Wednesday, February 27, 2013


I am a sinner myself.  I too have fallen short of the glory of God and on all too many occasions I have failed to live as a Christian.  Daily I struggle to be a Christian yet alone a priest.  My job is not to sit in judgment on anyone but I also have to stand up for the truth revealed in Jesus Christ.  I have read the report or rather article from the Polish priest Fr. Dariusz Oko.  It makes for disturbing reading when taken in conjunction with the rumours about the cardinals' report to the Holy Father and what they allegedly discovered.  There are always rumours.  It's part of how Satan stirs up evil in the Church and the world.  Go along to this blog post and then go down and read the comments to see how distorted and bigoted human thought can become when it listens to rumour and innuendo and refuses to give facts a chance.  Yet there also rumours that are pieces of the truth, warning rumbles of approaching trouble or hidden disorder.  Knowing the true from the false is not always easy.

I support and teach the Church's teaching on homosexuality.  I have been challenged by students and by members of congregations for doing so.  It's a painful subject for some and an uncomfortable one for many.  Family members, especially parents, often want to support their child and maintain that relationship with them while people who have same-sex attraction often want approval and not just tolerance.  They will settle for Church silence.

That said, as a priest for the past fourteen years, while I have heard rumours and innuendo, I have not personally met any openly homosexual clergy.  Maybe I live in some world of my own.  Maybe I just don't move in circles that intersect with such men but while I have come across homosexuals I haven't met clerical ones.  Too often effeminacy is equated with homosexuality which is an unjust and very ignorant supposition.    There is a secretive, furtive side to homosexuality as there is to many deviant forms of sexual behaviour that is part of the attraction, part of the buzz, the frisson, that goes with breaking rules.  Such secretiveness, coupled with the desire to avoid repercussions means that at least in Ireland any homosexual clergy will keep a low profile.  That said a priest had a heart attack and died back in 1994 in a homosexual sauna and was, allegedly, anointed by another priest on the spot!  The owner claimed that there were about twenty priests who used the sauna regularly.  I wonder how he knew they were priests?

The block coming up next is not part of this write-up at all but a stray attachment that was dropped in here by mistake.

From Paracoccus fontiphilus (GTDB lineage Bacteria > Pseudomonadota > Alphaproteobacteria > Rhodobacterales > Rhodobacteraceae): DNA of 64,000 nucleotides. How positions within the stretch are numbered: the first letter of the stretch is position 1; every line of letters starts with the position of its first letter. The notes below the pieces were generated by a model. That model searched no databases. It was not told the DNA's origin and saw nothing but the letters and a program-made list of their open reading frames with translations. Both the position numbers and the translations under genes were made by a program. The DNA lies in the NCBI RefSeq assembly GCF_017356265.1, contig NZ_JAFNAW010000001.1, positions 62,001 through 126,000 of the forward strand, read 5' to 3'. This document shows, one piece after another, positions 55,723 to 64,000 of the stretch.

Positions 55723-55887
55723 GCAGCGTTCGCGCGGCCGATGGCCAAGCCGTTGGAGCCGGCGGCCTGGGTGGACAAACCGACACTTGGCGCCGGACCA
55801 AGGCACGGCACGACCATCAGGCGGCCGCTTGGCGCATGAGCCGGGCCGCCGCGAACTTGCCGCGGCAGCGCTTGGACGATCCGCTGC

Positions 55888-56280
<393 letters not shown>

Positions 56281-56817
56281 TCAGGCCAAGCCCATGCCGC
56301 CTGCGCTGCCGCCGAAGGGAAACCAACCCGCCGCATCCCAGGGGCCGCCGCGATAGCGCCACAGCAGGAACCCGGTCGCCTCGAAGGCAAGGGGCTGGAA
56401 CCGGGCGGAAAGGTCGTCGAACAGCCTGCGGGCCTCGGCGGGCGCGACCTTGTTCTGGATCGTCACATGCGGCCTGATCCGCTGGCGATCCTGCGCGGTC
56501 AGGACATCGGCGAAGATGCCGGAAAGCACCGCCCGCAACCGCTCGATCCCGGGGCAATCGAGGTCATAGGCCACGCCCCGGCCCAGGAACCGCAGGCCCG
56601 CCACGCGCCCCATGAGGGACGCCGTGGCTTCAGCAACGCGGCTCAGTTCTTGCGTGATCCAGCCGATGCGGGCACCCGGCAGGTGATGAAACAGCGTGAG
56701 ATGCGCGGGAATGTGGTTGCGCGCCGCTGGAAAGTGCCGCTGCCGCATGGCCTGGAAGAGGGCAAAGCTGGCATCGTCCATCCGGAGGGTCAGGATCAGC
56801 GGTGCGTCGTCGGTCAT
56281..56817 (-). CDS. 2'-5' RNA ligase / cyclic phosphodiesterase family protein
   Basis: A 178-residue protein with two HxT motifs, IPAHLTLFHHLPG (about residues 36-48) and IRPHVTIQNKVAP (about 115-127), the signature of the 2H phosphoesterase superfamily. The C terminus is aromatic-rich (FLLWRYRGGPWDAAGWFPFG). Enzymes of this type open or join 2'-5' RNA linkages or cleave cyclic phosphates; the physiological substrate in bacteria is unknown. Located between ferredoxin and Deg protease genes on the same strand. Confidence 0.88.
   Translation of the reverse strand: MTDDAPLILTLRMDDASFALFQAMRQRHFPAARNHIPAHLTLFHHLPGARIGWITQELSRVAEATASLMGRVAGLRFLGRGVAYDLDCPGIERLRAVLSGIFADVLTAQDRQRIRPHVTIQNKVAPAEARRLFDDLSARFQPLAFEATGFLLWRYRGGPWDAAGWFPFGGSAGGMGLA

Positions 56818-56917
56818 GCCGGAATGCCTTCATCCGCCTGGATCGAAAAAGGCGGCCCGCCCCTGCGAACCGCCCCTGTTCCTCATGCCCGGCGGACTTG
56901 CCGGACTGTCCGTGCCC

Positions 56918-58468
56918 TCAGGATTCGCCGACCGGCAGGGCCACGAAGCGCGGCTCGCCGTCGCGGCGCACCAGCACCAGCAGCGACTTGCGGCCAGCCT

I have no doubt there are homosexual clergy and if they are not living their vows they should ask themselves why they are still priests.  The same goes for heterosexual clergy who fornicate or commit adultery.  If any of them are part of a clique (however loose) that promotes other clergy or laity based on their support for or ambivalence to homosexuality or opposition to Church teaching on human sexuality then they should have the decency to desist or abandon the ministry.

What is frustrating is that one does not know what is true and what is false.  There are rumours but little evidence.  There is evidence of cover-ups of abuse, failures to act swiftly and effectively, and deviation from the doctrine of the Church.  There are those who teach heresy or fail to affirm the Church's teaching even in third level colleges and nothing is done to them.  There are no repercussions.  Priests grant 'general absolutions', tell penitents they need only tell a single (mortal) sin, hold penitential services during Mass, alter the text of the Mass, and give public support to groups and persons that oppose Church teaching and nothing happens.  One must ask why?

Why does it take Vatican intervention before clergy are challenged on their teaching?  Why does it have to go to Rome before liturgical abuses and other irregularities are confronted?  Why did it take so long to deal with the abuse of children when, as the Murphy report affirmed, the bishops already had enough power in canon law to stop the abusers from getting access to children?  I am not convinced that it was always concern for the image of the Church.  People rarely really care for the image of an institution.  People really care about their own image and the image of the group with which they are associated.  Perhaps there was some other threat to their image that encouraged bishops and religious superiors to turn a blind eye?  I cannot prove this but I now suspect it of some.

It is discouraging to deal with these issues but, as Mr. Voris, puts it it is better dealt with than not.  Better to bring the poison out into the open, to drain the puss from the abscess and to apply some healing remedies.  We will always have to deal with those who see in the sacred ministry not a path to God or a means to serve His Kingdom but a career choice or a place to hide from their demons.  Perhaps very few of us are entirely pure in our motives; we are all sinners but that does not mean we should tolerate our own sins or the sins of others especially when they harm the Church.

This Lent can be a new beginning, a return to the sources, a return to authentic Catholicism.  This Lent can be a re-appropriation of obedience to the whole teaching of Christ and an abandonment of the à la carte Catholicism of the last forty years.  I believe we are seeing the stirrings of a deep reform movement within the Church, a continuation of a stream that preceded the Council but got side-tracked or went underground and is now re-emerging to carry the Church into greater fidelity to her Lord.  We must choose whom we serve.

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